"We gotta see if there are bones," Troy said, hoping his friends didn't hear the quavering in his voice.

"Uh-uh," Roger muttered under his breath.

He was looking around, and Troy couldn't help doing the same when he realized how dark it was getting and how fast. They were high up and he'd lost track of how long it'd taken to hike here, but it'd been early afternoon when Larry gathered the group for a quick hike in the park. How could it be this dark in the afternoon?

As if Sam was reading his mind, he said, "It's only two. There's gonna be bad weather. We gotta go."

"It's more than that, you choir boy," Danny refuted. "There's somethin' here."

Surprising Troy, Danny started toward the frozen waterfall intended to hide the entrance of the cave. No way. No way's he getting' there before I do. This is my show. Troy pushed forward and passed Yanzer, saying, "Outta my way, Dumbo." With one hand, he reached into the inside pocket of his coat for the flashlight he'd been careful to pack, knowing it'd be too dark behind the waterfall to see anything. He switched on the strong, wide beam.

As he closed in on the waterfall, he saw a huge boulder nearby. There was something just behind it, jutting out slightly. On legs made of lead, Troy went to it despite not really wanting to see what it was. Slowing, he let the other guys catch up, and they approached as one. Danny swore, half screaming, when they saw the body. Troy waved his flashlight over it. The thing was still dressed, wearing a park ranger jacket just like the one worn at Bloodmoon Cove Park.

"Ranger Kotter," Sam said under his breath. "They never found his body last fall."

"Why does he look like that?" Roger asked, swallowing hard. "He looks all...well, chewed up."

"It's decay," Troy insisted.

But the others shook their heads. "No, he looks chewed on."

"Harrity Scaritty got hungry," Danny said. They all pounded on him for speaking the words out loud, though they were thinking the same thing. But Troy remembered what his dad had said: Harrity's ghost dog could pass freely through the stone, in and out of the cave. The dog brought his master food. After it rips off a chunk of meat preserved in the cold of the gorge, it takes it to Harrity?

"We oughta take his wallet just in case. So maybe they can find him later," Sam said.

The three of them watched their friend reach squeamishly around in the back pockets of the dead body to get out the wallet. Sam took it and tucked it into his pack. Then Troy turned toward the frozen waterfall. His friends followed, and he heard three gasps all around him. He only just kept himself from whimpering when he saw in his flashlight beam the face in the rocks blocking an obvious entrance into the cave. It didn't make any sense that it could be what it looked like, but the face was there nevertheless. It looked petrified in the rock, grotesque and horrifying. A sad face with giant, demon-black eyes...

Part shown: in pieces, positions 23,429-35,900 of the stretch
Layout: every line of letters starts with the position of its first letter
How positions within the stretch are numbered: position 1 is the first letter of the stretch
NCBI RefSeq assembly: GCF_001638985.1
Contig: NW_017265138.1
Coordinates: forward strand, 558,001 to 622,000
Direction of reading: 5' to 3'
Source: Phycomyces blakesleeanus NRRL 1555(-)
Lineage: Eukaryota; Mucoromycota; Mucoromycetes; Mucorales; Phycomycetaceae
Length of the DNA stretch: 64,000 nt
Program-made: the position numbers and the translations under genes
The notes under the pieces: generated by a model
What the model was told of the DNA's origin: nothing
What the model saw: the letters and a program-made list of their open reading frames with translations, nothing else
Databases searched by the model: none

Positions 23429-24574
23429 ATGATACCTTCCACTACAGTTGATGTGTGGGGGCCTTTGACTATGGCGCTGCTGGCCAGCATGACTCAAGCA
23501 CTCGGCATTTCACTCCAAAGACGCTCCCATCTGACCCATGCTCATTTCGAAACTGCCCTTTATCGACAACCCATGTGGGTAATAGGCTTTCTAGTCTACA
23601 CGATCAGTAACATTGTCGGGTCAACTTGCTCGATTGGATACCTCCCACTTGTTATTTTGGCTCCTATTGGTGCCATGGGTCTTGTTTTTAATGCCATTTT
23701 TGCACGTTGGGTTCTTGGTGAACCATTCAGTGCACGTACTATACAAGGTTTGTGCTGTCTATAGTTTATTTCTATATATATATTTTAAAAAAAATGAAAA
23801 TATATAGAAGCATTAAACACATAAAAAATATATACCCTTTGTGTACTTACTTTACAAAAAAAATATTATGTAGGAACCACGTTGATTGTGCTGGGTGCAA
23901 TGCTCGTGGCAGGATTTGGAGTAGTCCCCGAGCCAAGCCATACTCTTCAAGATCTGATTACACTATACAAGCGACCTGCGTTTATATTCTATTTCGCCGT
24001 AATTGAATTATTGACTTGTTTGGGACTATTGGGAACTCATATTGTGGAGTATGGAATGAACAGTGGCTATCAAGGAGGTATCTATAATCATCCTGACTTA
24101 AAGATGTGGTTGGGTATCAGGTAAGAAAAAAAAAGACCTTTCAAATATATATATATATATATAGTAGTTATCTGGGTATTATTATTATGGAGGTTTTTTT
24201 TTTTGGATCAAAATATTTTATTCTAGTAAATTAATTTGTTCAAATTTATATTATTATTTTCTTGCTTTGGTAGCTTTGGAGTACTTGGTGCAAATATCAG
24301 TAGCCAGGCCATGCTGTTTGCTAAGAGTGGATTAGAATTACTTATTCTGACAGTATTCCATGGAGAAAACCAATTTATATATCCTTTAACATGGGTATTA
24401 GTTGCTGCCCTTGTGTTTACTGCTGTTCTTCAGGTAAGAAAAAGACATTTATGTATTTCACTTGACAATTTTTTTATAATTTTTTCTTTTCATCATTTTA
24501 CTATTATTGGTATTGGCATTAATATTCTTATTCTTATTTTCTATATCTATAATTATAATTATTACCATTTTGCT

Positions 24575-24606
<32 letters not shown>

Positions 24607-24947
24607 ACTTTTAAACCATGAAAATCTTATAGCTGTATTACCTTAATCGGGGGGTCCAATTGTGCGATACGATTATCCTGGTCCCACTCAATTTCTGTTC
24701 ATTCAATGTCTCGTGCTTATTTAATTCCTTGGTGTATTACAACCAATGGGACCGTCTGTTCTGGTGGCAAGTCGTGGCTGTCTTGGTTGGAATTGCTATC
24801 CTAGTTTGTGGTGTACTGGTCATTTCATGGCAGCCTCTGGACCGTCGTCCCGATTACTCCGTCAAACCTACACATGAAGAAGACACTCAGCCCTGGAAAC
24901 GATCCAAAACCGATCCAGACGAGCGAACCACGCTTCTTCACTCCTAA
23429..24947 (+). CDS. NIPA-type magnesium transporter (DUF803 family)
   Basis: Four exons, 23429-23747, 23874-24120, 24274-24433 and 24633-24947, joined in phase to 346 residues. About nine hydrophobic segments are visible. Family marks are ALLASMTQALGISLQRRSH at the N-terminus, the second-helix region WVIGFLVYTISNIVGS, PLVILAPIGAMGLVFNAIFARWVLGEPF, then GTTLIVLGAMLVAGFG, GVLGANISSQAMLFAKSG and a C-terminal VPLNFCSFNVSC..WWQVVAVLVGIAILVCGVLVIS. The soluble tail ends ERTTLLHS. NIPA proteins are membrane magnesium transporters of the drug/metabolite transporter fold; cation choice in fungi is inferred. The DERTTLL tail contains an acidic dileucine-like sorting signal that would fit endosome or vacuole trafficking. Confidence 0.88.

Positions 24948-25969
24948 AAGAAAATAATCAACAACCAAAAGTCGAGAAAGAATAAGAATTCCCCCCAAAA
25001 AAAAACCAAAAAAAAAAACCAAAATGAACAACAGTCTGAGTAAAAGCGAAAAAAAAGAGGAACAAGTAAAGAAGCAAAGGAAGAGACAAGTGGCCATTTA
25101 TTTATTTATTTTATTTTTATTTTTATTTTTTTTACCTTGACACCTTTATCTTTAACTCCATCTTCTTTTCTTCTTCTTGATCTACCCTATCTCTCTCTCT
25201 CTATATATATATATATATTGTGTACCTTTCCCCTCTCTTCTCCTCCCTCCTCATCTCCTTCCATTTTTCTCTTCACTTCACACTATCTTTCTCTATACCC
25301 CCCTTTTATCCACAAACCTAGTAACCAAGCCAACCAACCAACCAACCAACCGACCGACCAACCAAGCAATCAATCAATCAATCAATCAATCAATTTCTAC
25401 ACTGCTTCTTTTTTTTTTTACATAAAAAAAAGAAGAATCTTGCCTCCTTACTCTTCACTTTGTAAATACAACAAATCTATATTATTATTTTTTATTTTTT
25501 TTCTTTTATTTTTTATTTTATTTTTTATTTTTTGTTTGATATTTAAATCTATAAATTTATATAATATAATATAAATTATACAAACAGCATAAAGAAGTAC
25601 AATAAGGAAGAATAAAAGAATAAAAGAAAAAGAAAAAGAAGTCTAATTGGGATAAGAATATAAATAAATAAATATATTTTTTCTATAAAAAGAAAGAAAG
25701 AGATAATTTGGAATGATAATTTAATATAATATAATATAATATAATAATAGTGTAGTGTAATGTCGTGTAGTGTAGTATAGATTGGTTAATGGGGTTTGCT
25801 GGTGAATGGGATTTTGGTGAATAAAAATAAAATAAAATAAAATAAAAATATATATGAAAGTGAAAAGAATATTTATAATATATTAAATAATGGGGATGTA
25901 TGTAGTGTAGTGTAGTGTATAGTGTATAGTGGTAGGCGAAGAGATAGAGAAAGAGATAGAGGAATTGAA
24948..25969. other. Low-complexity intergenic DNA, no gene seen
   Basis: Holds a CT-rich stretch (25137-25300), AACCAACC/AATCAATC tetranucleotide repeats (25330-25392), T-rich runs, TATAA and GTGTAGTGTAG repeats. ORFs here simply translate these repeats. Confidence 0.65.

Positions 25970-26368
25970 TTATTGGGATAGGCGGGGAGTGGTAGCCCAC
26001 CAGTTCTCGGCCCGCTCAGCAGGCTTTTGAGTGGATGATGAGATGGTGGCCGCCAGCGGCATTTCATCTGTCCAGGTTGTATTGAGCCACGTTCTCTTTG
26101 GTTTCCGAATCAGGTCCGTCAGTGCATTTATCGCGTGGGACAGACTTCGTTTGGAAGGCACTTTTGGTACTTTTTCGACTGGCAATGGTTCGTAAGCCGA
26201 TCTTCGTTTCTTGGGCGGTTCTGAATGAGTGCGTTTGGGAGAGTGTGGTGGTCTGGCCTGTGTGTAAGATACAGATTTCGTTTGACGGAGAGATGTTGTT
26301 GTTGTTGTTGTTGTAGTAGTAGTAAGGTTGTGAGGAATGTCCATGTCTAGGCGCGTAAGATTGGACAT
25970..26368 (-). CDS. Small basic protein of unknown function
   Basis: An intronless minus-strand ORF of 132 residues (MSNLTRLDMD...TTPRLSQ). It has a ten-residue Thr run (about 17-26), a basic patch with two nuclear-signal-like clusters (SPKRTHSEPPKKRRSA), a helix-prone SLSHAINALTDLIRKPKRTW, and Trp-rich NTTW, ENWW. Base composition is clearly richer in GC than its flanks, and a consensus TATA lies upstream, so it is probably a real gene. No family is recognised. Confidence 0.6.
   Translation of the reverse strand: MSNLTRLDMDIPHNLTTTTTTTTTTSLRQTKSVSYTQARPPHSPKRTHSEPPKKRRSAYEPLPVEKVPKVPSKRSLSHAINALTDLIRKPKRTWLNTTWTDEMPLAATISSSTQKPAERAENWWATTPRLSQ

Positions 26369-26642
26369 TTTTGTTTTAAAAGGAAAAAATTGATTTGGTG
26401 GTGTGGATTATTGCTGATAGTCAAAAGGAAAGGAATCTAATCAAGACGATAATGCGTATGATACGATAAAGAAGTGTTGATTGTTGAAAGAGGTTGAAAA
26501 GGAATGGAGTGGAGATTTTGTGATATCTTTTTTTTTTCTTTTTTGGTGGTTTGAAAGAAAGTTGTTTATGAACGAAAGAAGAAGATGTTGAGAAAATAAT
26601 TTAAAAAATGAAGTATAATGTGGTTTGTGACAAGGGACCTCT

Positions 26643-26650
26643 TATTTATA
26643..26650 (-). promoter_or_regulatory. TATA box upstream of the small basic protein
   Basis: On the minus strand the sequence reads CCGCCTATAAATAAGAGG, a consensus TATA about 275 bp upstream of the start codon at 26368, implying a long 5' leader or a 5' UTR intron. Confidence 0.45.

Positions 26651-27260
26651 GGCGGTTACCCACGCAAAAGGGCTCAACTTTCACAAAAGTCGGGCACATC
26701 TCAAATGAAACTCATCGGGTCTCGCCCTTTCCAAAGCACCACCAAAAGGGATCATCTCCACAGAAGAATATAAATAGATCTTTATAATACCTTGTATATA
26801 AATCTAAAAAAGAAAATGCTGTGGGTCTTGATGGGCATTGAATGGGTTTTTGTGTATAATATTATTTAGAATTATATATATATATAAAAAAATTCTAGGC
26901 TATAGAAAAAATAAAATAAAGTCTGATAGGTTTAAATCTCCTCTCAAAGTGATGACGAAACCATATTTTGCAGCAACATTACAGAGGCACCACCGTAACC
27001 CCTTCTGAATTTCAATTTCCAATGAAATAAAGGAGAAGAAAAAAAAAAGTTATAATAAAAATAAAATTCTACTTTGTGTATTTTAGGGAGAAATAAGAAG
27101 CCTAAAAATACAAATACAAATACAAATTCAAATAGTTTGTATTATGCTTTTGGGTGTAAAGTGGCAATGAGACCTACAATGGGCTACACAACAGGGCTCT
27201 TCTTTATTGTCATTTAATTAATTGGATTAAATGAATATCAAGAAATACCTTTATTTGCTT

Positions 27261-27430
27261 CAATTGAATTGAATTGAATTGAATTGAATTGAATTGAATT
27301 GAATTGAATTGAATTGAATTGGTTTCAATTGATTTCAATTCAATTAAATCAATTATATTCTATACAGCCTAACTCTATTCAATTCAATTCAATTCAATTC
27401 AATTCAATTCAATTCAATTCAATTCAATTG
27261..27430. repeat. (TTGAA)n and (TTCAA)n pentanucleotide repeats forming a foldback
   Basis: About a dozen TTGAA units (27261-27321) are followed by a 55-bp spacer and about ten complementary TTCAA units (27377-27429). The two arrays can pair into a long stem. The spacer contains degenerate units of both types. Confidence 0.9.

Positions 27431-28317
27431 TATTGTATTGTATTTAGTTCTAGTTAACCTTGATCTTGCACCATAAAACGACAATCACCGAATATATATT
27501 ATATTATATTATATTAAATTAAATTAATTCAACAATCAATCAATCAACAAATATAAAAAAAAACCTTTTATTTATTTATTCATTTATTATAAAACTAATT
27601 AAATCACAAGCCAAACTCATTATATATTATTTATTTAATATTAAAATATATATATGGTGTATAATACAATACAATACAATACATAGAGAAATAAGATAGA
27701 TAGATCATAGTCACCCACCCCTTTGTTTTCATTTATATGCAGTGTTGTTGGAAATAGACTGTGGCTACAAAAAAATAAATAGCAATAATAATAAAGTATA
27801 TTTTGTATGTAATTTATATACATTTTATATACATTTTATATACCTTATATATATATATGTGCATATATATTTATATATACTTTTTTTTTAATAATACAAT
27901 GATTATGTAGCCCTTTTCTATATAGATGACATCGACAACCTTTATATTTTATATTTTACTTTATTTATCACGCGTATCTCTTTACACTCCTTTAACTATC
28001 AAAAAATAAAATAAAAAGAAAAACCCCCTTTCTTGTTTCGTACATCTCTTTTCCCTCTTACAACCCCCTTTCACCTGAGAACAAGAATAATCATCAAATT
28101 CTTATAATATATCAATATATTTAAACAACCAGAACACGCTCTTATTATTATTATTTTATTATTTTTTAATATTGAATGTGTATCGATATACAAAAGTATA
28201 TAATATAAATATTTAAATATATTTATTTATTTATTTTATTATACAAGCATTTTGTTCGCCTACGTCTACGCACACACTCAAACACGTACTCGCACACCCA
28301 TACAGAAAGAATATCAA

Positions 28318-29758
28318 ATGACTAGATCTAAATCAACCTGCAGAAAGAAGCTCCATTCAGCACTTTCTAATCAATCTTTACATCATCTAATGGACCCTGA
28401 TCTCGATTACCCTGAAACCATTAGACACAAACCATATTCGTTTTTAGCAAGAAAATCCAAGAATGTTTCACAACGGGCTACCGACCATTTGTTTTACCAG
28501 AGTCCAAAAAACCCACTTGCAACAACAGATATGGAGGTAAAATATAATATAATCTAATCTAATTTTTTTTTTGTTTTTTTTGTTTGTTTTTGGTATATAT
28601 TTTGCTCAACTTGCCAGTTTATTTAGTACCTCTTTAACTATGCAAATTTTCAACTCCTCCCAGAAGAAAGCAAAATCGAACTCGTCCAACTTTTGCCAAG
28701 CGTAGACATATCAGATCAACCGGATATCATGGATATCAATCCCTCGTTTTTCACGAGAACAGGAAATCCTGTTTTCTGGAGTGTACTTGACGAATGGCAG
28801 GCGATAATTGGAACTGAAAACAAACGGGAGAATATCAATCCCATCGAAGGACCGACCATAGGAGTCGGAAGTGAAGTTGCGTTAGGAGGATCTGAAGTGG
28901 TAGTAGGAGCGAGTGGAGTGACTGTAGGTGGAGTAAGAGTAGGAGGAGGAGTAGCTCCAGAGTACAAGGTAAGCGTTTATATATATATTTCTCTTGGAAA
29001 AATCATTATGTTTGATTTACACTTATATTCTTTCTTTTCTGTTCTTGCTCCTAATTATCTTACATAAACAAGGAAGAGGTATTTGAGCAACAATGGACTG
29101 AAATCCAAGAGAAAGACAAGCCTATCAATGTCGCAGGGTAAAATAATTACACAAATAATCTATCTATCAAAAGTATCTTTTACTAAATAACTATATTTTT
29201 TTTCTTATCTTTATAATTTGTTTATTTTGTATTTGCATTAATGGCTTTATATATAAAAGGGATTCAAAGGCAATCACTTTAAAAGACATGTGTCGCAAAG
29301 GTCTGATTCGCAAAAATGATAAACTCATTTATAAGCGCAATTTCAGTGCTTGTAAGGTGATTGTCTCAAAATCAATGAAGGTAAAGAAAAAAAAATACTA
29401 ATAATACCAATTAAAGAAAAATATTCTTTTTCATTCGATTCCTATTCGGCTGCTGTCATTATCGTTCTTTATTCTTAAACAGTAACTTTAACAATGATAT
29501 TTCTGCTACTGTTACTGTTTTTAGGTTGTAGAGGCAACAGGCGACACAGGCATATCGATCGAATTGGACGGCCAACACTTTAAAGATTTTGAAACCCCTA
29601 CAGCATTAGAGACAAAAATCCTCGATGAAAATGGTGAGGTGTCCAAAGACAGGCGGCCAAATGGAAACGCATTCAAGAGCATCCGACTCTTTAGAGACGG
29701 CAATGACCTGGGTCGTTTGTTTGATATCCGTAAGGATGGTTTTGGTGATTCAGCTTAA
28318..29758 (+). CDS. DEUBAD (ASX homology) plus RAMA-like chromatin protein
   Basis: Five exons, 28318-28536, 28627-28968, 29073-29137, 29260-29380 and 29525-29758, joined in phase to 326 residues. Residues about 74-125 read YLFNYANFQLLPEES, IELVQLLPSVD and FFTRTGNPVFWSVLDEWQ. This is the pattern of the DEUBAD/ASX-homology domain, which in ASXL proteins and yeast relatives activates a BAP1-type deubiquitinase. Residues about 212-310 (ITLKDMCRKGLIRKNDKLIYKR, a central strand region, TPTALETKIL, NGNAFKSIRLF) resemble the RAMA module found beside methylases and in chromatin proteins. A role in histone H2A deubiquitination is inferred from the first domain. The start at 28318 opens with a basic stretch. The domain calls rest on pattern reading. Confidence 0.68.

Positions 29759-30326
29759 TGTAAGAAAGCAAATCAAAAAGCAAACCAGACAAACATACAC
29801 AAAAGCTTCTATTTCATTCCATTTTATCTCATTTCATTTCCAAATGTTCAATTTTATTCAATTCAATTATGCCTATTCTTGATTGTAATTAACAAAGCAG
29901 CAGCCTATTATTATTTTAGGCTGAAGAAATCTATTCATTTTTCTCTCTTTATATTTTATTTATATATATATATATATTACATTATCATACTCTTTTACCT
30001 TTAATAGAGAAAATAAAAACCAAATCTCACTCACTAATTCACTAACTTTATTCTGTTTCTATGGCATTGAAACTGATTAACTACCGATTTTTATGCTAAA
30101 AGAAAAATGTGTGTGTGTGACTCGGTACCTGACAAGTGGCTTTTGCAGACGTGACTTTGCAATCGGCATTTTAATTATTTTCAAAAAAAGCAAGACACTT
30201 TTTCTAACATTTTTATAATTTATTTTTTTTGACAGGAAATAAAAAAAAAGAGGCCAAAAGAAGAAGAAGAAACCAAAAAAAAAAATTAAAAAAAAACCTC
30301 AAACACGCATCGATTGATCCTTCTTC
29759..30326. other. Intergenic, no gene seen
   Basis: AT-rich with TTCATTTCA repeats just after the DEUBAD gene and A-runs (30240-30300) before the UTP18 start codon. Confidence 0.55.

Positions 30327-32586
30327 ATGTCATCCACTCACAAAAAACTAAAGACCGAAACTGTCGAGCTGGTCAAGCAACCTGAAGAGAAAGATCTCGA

On the ground below the face were piles and piles of bones all along the blocked entrance. Sam reached forward and picked up one of them. "Guys...this one's a human skull."

"How do you know?" Troy scoffed, shrugging. "Could be a monkey's."

"There's no monkeys in..."

"Try lookin' in the mirror." Troy swallowed with difficulty even after his smart-aleck remark.

Behind him Danny chanted as if he couldn't stop himself, "Harrity Scaritty, on the mountain-side, in the realm of the dead, how will you escape, how will you be fed? With the living and the undead."

"Come on, you pansies," Troy berated--himself as much as his scaredy-cat friends. He stepped forward and started pulling rocks away from the entrance with one hand, the other still holding his flashlight. Surprisingly, the three others helped him.

They'd only gotten a few off when a sound like a scream of deliverance, or vengeance, roared out of the small opening they'd made. All of them backed off, waiting in terror for something to happen. But nothing did. They looked at each other, mouths open as if preparing to scream. "It's been blocked up a long time," Sam told them rationally a moment later. "Probably...just...an air pocket or gas escaping or something. Probably."

An air pocket? Gas escaping? Troy almost laughed out loud, but he couldn't. He wanted either to be true. He couldn't believe what he was thinking. "You're a gas, douchebag." Faster you do this, faster you see them bones...the faster you can get the heck outta Dodge. Get going!

Troy stepped forward but not before seeing that the rocks they'd taken away had formed a kind of mouth in the creepy petrified face. A mouth opened wide to scream. He swallowed and started throwing rocks behind him willy-nilly to get rid of that screaming face until Danny yelled at him to take it easy. Troy wanted to get this over with.